Australian Certified UAV Operators (ACUO) have today said local business New Era Film and Photography are not a holder of a CASA UAV Operator Certificate (UOC).
This comes after yesterday's incident where a triathlete was struck on the head by a UAV (unmanned aerial vehicle, or drone) according to witnesses and the triathlete herself, Raija Ogden.
Everything Geraldton has since spoke to the business owner Warren Abrams who is still adamant he does in fact hold the proper certification.
"My registration number is 819 640," he said.
"I obtained my UAV Operator Certificate in February 2013 and at the time CASA told me that I was the third person in Australia to obtain this."
Warren went onto say that he believes CASA have not updated their records.
Brad Mason from the ACUO, an independent not for profit organisation with members from around Australia who operate UAV's, said that the number Mr Abrams quoted is not a licence number for flying a UAV. "It sounds like an ARN, which doesn't mean anything," said Mr Mason. An ARN is a registration number that is used to simply correspond with CASA. "The number a licensed UAV operator should have is a combination of letters and numbers," said Mr Mason.
A statement by ACUO said research they conducted revealed that there was no records of New Era Film and Photography holding the certification.
"The alleged operator of the UAV was not the holder of a CASA UAV Operator Certificate (UOC)," the statement said.
"ACUO’s own research conducted today indicates the alleged operator has been active for some time, following several claims by the alleged operator in media interviews, including with the West Australian regional media in March 2013 to be a CASA certificate holder."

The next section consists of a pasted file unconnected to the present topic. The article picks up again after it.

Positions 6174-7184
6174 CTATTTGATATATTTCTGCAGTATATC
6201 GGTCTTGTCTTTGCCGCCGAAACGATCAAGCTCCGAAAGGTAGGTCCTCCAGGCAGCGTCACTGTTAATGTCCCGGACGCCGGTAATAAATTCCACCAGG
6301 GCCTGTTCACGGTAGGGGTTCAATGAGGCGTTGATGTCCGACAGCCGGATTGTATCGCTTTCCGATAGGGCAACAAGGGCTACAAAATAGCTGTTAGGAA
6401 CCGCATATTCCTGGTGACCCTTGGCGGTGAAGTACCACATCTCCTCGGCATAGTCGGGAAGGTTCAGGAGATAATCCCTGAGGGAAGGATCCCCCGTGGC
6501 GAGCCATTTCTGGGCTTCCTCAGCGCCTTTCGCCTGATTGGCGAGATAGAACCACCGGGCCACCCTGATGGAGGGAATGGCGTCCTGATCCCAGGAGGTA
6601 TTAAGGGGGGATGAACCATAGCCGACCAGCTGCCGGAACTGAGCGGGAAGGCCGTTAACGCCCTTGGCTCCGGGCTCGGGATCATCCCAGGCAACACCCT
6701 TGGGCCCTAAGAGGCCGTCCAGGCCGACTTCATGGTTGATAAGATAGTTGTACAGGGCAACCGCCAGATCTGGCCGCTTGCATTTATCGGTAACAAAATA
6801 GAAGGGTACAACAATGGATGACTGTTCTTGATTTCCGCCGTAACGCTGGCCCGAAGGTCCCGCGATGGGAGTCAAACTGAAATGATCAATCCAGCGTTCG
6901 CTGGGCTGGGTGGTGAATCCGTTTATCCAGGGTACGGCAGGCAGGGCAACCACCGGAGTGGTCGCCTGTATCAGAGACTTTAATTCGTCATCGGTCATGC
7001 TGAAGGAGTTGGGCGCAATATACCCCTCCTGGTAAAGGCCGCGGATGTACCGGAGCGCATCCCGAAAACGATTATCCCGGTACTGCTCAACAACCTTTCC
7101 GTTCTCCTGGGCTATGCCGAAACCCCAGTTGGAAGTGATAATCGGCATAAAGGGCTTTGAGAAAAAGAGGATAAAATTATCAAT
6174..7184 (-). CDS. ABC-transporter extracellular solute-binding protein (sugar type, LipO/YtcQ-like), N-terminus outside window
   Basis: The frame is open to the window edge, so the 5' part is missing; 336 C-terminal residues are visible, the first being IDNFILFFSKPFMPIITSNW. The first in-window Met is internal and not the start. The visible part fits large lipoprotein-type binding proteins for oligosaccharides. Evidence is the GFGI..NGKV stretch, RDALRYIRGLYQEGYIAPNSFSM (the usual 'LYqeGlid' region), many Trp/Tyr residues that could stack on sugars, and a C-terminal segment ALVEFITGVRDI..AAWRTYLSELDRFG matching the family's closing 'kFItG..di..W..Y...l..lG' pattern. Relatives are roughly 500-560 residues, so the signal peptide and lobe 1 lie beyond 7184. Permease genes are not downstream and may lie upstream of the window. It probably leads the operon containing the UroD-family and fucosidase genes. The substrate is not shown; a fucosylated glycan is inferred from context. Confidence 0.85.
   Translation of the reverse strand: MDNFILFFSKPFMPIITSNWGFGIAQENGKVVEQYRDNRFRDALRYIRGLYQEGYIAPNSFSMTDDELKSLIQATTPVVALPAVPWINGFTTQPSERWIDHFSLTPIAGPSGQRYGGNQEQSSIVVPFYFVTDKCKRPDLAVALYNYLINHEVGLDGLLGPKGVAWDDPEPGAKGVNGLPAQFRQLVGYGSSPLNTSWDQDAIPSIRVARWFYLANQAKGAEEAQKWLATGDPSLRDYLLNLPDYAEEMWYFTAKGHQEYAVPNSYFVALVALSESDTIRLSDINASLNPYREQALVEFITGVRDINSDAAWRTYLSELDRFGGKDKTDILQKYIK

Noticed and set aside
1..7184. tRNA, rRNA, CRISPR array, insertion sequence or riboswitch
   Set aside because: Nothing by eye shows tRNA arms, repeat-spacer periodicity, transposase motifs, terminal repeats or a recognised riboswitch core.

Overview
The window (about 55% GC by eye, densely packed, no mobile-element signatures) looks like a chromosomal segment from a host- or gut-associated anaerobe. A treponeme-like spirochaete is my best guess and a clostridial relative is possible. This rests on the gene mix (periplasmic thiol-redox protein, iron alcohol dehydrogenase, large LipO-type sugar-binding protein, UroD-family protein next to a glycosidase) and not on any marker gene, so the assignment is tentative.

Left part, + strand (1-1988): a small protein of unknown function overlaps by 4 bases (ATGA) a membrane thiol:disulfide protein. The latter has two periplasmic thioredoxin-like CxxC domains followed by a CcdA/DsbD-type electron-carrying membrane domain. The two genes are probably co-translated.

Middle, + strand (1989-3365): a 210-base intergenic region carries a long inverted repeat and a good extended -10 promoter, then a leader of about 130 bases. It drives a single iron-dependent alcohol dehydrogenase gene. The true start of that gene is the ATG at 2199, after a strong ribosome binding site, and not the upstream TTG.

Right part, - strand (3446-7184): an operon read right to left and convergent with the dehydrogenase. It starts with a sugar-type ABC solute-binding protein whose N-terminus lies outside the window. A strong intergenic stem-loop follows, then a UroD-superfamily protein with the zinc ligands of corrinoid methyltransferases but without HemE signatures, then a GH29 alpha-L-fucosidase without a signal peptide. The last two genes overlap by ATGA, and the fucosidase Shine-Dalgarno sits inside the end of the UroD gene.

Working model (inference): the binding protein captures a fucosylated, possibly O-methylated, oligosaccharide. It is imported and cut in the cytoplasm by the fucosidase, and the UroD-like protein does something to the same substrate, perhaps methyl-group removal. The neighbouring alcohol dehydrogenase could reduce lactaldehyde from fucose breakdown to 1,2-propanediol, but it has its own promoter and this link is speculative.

ACUO confirmed that the alleged operator of the UAV was not, nor has ever attempted to become, a member of the organisation. ACUO can also confirm that they have today acted to ensure CASA is aware of the alleged operator’s previous claims to be a certified operator as part of the matters arising from the weekend’s accident.
“What happened during the Endure Batavia Triathlon must be fully investigated,” says President of ACUO Joe Urli.
“The very act of flying a UAV low over the head of members of the public is a direct breach of Part 101 of the Australian Civil Aviation Regulations which clearly mandates a minimum separation of 30 meters.
“The circumstances by which the air vehicle came to be in close proximity with the triathlete and the subsequent events culminating in her being physically injured is not acceptable by any standards of professional airmanship.
“To the female triathlete ACUO says this: We are appalled by what happened to you at the weekend. We believe you are entitled to a full explanation as to how and why the accident happened. We are sorry that the apparent actions of an uncertified operator have caused you injury and pain. As a peak industry body we will do all we can to ensure that no person has to again endure the events as experienced by you.”
Raija Ogden received head injuries during Geraldton's Endure Batavia Triathlon yesterday and was taken to hospital where she received stitches.
Mr Abrams has made several claims that the UAV didn't hit Mrs Ogden and that it merely frightened her, causing her to fall to the ground and sustain the injuries. According to The Geraldton Guardian, Mr Abrams said footage taken by the drone showed the athlete Mrs Ogden look backwards toward the approaching drone, become frightened, and then fall over injuring herself.
The Geraldton Guardian also spoke to Mrs Ogden who said the propeller from the drone struck her on the front of her head and that the ambulance crew pulled a piece of propeller from her head.
Today Mr Abrams said he was unable to make comment on whether the athlete in question had actually been hit, and an enquiry is ongoing and that a statement would be released in the next couple of days.
See previous story - Unfortunate Accident at Triathlon